Florida state prosecutors will fight aggressively to get a conviction against you if you face charges of manslaughter, murder, kidnapping, assault, or other violent offenses. If you or a loved one has found yourself in this unfortunate position, you need an experienced defense attorney. Contact the Weinstein Legal Team today to speak to an attorney about your case.
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Don't Wait Until It's Too Late To Contact An Attorney
If you’ve been arrested, or think you are about to be arrested, for Violent Crime in Florida, the Weinstein Legal Team is ready to take your case. Call us today to speak with an attorney, or click below to get your case file started.
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Attorney Matt Shafran went above and beyond to make sure I felt comfortable and taken care of during a stressful time and situation. If you need a knowledgable lawyer who is flexible, makes himself available to his clients, and pays attention to details, I highly recommend Attorney Matt Shafran.
“I believe it's a defense attorneys duty to be 100% all in when defending a client - no matter the charge.”
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When the charges are this serious, you need an experienced violent crime defense lawyer to represent you and fight for your rights. With years of experience in the criminal justice system, Matt Shafran will use all the tools at his disposal to advocate for you during this critical time.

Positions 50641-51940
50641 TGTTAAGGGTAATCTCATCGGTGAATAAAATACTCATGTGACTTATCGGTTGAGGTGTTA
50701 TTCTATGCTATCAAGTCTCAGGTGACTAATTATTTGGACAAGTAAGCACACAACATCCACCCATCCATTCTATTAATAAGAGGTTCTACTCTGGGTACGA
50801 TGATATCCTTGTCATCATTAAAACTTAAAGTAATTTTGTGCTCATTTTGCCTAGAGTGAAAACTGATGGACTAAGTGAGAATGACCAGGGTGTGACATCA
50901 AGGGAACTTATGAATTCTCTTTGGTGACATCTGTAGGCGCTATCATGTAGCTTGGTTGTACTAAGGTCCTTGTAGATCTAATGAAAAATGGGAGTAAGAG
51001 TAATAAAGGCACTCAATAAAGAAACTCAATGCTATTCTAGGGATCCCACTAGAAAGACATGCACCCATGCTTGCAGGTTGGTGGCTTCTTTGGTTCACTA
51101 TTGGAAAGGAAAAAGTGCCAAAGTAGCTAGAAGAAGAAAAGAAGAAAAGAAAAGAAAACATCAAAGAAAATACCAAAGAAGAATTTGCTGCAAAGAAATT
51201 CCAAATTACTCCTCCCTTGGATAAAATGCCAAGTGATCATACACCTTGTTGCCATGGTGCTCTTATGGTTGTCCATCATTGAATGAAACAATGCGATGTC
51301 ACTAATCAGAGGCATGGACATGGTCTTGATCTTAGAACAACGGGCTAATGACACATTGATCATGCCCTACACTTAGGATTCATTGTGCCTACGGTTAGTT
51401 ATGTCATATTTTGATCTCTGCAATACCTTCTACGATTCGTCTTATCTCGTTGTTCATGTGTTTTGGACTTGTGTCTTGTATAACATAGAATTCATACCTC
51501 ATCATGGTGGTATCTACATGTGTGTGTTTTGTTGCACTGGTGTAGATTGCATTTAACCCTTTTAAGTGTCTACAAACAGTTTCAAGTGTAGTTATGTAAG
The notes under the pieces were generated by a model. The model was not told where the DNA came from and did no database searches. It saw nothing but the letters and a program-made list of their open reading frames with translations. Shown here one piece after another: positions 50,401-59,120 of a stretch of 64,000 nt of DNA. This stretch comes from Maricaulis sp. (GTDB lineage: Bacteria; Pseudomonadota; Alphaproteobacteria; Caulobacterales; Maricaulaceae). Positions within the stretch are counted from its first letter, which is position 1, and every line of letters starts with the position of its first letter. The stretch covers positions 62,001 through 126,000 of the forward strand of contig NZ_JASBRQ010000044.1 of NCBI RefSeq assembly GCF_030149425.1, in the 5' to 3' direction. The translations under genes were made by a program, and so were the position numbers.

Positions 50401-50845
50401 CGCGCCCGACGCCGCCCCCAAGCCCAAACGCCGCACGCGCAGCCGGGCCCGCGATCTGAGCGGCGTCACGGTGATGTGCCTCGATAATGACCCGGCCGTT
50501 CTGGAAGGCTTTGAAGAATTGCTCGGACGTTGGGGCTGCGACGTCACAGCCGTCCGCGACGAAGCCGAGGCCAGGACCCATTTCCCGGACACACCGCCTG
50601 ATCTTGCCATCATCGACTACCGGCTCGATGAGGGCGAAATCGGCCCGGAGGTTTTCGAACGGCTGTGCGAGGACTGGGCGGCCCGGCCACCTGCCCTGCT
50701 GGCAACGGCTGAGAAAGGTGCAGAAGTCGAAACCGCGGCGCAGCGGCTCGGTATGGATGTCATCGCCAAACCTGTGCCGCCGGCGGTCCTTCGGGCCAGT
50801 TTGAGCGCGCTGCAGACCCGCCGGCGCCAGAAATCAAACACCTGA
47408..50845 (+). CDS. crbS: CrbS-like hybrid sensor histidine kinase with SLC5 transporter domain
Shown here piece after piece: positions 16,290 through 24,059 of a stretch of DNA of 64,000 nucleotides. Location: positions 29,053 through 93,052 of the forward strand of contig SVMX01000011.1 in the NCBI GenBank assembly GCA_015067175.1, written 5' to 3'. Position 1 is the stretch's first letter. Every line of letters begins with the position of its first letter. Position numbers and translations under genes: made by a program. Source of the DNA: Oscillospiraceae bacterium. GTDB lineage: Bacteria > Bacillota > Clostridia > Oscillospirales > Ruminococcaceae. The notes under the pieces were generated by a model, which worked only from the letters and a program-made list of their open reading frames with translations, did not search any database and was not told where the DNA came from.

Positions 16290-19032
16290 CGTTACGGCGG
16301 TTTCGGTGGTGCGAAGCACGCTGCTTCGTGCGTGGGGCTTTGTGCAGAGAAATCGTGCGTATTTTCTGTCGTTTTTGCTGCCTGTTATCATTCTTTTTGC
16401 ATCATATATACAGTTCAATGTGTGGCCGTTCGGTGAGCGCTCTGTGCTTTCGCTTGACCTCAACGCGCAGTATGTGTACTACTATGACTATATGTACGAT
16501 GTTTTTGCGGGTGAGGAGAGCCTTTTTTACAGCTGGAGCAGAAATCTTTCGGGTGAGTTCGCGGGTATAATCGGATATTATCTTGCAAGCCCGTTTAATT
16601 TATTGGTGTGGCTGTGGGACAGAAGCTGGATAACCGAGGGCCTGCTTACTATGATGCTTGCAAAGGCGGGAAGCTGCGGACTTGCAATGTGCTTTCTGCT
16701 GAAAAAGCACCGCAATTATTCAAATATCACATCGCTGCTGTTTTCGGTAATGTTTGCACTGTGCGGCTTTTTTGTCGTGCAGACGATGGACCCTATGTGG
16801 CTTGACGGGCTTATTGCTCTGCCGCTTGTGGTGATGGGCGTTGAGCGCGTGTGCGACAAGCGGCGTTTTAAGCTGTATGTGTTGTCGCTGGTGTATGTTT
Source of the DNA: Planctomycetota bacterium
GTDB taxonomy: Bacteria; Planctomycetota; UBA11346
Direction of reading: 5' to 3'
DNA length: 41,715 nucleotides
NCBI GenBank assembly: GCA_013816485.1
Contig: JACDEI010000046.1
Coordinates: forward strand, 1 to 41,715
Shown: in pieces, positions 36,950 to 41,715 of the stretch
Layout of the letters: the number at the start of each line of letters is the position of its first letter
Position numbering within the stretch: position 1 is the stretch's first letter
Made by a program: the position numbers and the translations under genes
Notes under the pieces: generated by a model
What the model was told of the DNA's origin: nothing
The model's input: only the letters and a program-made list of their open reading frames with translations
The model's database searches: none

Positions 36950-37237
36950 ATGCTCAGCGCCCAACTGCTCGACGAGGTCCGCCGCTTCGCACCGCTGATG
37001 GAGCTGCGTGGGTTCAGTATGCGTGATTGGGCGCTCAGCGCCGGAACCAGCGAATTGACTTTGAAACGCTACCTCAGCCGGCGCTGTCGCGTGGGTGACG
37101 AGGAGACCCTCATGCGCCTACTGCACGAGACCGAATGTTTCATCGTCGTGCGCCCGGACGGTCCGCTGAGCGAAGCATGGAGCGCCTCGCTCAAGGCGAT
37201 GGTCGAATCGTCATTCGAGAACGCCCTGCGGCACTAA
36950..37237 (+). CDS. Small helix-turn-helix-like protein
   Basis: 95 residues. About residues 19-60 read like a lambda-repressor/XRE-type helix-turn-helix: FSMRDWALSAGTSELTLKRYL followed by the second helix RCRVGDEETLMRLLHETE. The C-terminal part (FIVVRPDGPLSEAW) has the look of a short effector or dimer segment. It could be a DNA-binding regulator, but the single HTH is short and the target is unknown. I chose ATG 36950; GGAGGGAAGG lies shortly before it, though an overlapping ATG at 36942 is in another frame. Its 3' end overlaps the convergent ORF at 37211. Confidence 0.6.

Types of Violent Crimes Punishable by Criminal Laws in Florida
Violent crime is a criminal offense that is committed with the use of force and violence, as the name infers. However, this type of classification can also include a crime that involves the threat of force or violence, even if it wasn't carried out. The definition of a violent crime is very broad and covers several types of criminal activity, such as:
Conspiracy to Commit a Violent Crime
Prosecution & Penalties for Violent Crimes
Although the penalties for violent crimes may vary depending on the offense, first-degree murder is the only violent crime conviction that is punishable by the death penalty. The second most severe penalties are life sentences and prison terms of more than 30 years.
Murder (Homicide) Charges and Penalties
As defined by Florida Statute 782.04, murder is the unlawful killing of a human being. Under this statute, an act of murder will be charged as a federal crime and tried in a higher court. The charge is considered a life felony and classed as second-degree murder. If the murder was not the original intent of the crime, the charge is third-degree murder, a second-degree felony, and is punishable by 15 years in prison and/or a fine not to exceed $10,000.
Vehicular Homicide Charges and Penalties
Florida Statute 782.01 describes vehicular homicide as the killing of a human being or an unborn child by harming the mother due to the reckless driving of another. A conviction can result in one of two types of punishment, depending on the circumstances of the crime. A vehicular homicide charge is a second-degree felony and is punishable by a 15-year prison sentence and/or a fine not to exceed $10,000. If the culprit was aware that the crash had occurred and didn't try to help the victims, the charge becomes a first-degree felony. It is punishable by a 30-year prison sentence and/or a $10,000-$15,000 fine.